How to Make a Jekyll Theme

Nov 17, 2023

Generally speaking, you shouldn’t.

There are already dozens available. Just because a solution wasn’t invented here doesn’t make it lesser. Your aim should be to become a writer, not a theme developer. If you have a mind like mine however, that’s not an acceptable answer. You don’t just want to avoid learning about a topic like this, you want to know it. It’s from this line of thinking that I came up with the idea for String Theory. It’s my answer to the question…

“…what’s the smallest possible Jekyll theme?”

As it turns out, it’s not that small. Around 10 KB when it had all the features I would consider necessary given Jekyll’s core feature set. I want to go into more detail about the challenges I faced in case anyone else needs help with it.


I had three key goals going into this project:

  • Speed
  • Style
  • Simplicity

In that order. I didn’t need a lot of functionality and people’s attention span is limited. I needed something that I could show off on a typical mobile phone signal as quickly as possible. But I also wanted it to look a bit easier on the eyes than this. Since I didn’t know how to write my own, I used a couple of already released themes as reference for what a new user might expect. Luckily the code used for themes like minima is relatively small, if a little sparsely documented.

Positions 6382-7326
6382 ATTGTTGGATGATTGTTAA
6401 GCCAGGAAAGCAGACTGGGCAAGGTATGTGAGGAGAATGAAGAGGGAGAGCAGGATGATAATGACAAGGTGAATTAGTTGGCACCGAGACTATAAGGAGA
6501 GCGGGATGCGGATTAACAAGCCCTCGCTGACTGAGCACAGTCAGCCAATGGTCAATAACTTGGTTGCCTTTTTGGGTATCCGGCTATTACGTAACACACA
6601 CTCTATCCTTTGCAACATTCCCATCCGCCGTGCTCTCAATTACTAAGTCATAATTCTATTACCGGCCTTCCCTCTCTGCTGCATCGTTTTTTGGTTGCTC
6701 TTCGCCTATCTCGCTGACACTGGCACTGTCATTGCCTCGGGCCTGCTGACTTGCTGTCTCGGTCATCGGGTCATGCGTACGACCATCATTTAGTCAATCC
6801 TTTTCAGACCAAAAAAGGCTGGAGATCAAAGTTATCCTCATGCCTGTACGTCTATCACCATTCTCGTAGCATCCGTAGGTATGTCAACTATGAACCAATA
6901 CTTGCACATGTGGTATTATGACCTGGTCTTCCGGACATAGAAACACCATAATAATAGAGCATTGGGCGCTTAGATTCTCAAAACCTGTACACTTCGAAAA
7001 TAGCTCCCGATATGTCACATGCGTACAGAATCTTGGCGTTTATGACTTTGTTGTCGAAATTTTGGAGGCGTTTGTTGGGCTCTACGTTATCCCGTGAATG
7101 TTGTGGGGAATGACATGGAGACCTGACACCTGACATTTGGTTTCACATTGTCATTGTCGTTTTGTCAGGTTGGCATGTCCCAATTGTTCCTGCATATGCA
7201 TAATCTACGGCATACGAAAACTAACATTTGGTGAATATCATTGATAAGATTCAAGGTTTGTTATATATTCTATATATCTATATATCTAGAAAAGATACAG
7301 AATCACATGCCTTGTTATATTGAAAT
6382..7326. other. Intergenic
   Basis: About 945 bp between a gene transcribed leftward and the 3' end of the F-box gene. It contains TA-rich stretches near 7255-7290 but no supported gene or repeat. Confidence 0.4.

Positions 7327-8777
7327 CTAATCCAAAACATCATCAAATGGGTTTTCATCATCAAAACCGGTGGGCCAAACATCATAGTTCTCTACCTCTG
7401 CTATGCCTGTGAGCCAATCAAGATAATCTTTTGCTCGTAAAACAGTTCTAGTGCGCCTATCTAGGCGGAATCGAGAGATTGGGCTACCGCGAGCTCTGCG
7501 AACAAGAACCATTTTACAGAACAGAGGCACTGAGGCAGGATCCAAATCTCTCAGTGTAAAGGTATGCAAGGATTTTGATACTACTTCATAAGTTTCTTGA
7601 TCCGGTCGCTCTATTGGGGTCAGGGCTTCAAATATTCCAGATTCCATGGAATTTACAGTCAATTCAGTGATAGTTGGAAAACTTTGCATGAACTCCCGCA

Most people’s computers, network connections and browsers are enough to handle very simple websites. The problems start when you realise that we don’t all use the same hardware and software to look at them, and they’re not lookers to begin with. In the before times, I would reach for frameworks and get to work elsewhere. This works for some applications and not for others. For example, normalize.css is around 6 KB. Skeleton is around 10 KB when zipped. If you want to go truly fast, you want to avoid as many micro-dependencies as possible.

This goes double for functionality. Sure, having comments on your blog posts is cool and all, but if you have to pull in jQuery and the Disqus library to do it, was it really worth it? I don’t think so. I would also say that custom typefaces aren’t worth the hassle, since the user will almost certainly not have them on their system and need to drag it by the feet to their memory card.

Less is more.